Despite these caveats, our study has many strengths. It is among the few, to our knowledge, that has analyzed a statewide sample of low-income women. Our sample size is relatively large, and our data set allows us to control for important confounders that have not been controlled for in the past, such as treatment delay, patient self-efficacy, surgical concordance, and surgical outcomes, thus lending credence to our findings.
In conclusion, analysis of our sample of 789 low-income women who received care funded through the California BCCTP suggests that most are extremely satisfied with the treatment provided by their surgeon. Spending enough time and explaining things in a way that the patient can understand are 2 clinical skills or processes that significantly affect this level of satisfaction. In addition, being African American, reporting the presence of arm swelling in the past 4 weeks, and having a low self-efficacy score are associated with lower satisfaction. Future research would be helpful in identification of the duration of an ideal consultation.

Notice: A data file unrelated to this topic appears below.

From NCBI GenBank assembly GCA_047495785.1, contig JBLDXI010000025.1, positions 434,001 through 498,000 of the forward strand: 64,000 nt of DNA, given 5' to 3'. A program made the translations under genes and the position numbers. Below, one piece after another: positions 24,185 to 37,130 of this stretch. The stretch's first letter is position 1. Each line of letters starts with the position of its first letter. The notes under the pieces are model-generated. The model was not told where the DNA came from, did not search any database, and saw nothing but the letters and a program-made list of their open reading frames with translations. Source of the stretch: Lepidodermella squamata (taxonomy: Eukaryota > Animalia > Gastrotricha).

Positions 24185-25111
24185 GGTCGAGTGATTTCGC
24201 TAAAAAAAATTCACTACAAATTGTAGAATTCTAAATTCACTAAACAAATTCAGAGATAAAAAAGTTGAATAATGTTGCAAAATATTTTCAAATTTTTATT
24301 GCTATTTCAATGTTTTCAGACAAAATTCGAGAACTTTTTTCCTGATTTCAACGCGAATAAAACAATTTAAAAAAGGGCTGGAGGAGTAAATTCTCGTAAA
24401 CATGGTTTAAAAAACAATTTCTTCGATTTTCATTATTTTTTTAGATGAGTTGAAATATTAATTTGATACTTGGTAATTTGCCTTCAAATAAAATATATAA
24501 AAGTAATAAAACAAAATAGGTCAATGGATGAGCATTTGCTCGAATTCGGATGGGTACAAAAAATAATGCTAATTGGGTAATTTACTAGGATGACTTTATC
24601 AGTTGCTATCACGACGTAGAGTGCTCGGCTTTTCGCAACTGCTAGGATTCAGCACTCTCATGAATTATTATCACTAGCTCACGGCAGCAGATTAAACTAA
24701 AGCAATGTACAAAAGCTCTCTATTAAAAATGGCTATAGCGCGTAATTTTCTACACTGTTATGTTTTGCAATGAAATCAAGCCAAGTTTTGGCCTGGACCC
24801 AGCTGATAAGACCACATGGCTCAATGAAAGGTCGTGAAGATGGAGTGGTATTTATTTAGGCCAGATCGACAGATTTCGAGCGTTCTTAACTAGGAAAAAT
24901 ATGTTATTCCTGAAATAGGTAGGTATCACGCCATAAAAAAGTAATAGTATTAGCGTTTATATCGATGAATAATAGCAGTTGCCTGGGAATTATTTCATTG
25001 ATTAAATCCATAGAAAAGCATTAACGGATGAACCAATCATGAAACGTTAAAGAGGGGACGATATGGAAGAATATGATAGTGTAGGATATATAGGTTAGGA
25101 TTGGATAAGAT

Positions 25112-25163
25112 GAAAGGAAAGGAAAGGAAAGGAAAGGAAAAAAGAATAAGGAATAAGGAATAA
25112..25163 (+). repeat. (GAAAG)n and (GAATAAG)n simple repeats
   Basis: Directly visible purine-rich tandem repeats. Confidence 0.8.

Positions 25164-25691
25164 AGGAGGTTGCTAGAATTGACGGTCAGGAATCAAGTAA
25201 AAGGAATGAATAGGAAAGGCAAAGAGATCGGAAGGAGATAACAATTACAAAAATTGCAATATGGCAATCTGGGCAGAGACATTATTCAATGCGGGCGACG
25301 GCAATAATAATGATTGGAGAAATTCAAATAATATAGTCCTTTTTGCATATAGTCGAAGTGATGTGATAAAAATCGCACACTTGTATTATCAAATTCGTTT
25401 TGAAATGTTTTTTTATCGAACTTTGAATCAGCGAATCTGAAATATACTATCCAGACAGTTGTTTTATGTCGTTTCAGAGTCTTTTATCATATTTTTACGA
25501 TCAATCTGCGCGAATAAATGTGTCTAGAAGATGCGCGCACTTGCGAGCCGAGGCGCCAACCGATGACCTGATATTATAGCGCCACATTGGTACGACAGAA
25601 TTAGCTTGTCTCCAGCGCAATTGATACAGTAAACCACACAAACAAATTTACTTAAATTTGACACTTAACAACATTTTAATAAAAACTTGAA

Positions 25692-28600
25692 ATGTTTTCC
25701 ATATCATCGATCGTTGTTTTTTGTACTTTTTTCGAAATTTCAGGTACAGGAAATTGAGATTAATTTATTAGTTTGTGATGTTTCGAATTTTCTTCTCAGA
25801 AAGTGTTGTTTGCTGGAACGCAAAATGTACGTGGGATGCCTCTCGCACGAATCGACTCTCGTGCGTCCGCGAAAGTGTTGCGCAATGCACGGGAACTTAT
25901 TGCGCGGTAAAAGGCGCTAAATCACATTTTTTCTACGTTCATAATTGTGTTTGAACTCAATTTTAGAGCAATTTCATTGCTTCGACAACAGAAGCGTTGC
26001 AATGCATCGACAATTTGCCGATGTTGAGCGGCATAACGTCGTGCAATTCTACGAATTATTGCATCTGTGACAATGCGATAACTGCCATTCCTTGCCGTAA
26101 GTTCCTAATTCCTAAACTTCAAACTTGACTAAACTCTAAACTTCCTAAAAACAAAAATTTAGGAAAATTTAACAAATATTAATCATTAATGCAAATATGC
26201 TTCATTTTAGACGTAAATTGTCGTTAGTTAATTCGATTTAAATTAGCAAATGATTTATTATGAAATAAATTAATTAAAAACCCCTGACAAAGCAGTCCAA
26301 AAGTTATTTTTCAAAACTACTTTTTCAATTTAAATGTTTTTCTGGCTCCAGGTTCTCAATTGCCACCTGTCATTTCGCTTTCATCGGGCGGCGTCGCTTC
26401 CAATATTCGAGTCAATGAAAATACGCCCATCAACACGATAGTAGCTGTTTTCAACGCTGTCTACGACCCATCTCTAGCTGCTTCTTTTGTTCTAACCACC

Correspondence: Amardeep Thind, MD, PhD, Center for Studies in Family Medicine, Schulich School of Medicine, The University of Western Ontario, 245-100 Collip Cir, London, Ontario N6G 4X8 Canada (firstname.lastname@example.org).
Accepted for Publication: November 14, 2008.
Author Contributions:Study concept and design: Thind, Diamant, and Maly. Acquisition of data: Diamant, Liu, and Maly. Analysis and interpretation of data: Thind, Diamant, and Maly. Drafting of the manuscript: Thind. Critical revision of the manuscript for important intellectual content: Thind, Diamant, Liu, and Maly. Statistical analysis: Thind and Liu. Administrative, technical, and material support: Diamant and Maly.
Financial Disclosure: None reported.
Funding/Support: The study was funded by grant TURSG-02-081 from the American Cancer Society and grant 7PB-0080 from the California Breast Cancer Research Program. Dr Thind is funded by a Canada Research Chair in Health Services Research.